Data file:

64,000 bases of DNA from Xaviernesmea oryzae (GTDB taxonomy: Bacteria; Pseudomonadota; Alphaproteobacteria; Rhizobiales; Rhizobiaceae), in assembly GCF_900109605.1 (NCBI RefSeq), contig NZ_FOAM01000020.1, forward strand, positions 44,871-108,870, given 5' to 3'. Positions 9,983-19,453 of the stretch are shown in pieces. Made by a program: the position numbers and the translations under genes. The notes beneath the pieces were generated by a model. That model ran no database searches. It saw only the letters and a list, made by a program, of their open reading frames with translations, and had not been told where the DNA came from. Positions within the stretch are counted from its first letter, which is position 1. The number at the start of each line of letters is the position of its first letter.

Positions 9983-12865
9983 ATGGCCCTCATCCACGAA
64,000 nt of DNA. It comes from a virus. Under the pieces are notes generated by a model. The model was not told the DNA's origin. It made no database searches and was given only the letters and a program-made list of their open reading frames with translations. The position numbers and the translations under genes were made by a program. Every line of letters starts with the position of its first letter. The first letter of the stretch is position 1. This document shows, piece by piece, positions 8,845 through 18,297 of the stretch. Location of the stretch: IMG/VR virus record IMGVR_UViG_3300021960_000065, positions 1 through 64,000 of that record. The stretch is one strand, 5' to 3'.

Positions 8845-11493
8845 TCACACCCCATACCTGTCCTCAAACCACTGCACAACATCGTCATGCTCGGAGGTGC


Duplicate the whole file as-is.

64,000 bases of DNA from Xaviernesmea oryzae (GTDB taxonomy: Bacteria; Pseudomonadota; Alphaproteobacteria; Rhizobiales; Rhizobiaceae), in assembly GCF_900109605.1 (NCBI RefSeq), contig NZ_FOAM01000020.1, forward strand, positions 44,871-108,870, given 5' to 3'. Positions 9,983-19,453 of the stretch are shown in pieces. Made by a program: the position numbers and the translations under genes. The notes beneath the pieces were generated by a model. That model ran no database searches. It saw only the letters and a list, made by a program, of their open reading frames with translations, and had not been told where the DNA came from. Positions within the stretch are counted from its first letter, which is position 1. The number at the start of each line of letters is the position of its first letter.

Positions 9983-12865
9983 ATGGCCCTCATCCACGAA
64,000 nt of DNA. It comes from a virus. Under the pieces are notes generated by a model. The model was not told the DNA's origin. It made no database searches and was given only the letters and a program-made list of their open reading frames with translations. The position numbers and the translations under genes were made by a program. Every line of letters starts with the position of its first letter. The first letter of the stretch is position 1. This document shows, piece by piece, positions 8,845 through 18,297 of the stretch. Location of the stretch: IMG/VR virus record IMGVR_UViG_3300021960_000065, positions 1 through 64,000 of that record. The stretch is one strand, 5' to 3'.

Positions 8845-11493
8845 TCACACCCCATACCTGTCCTCAAACCACTGCACAACATCGTCATGCTCGGAGGTGC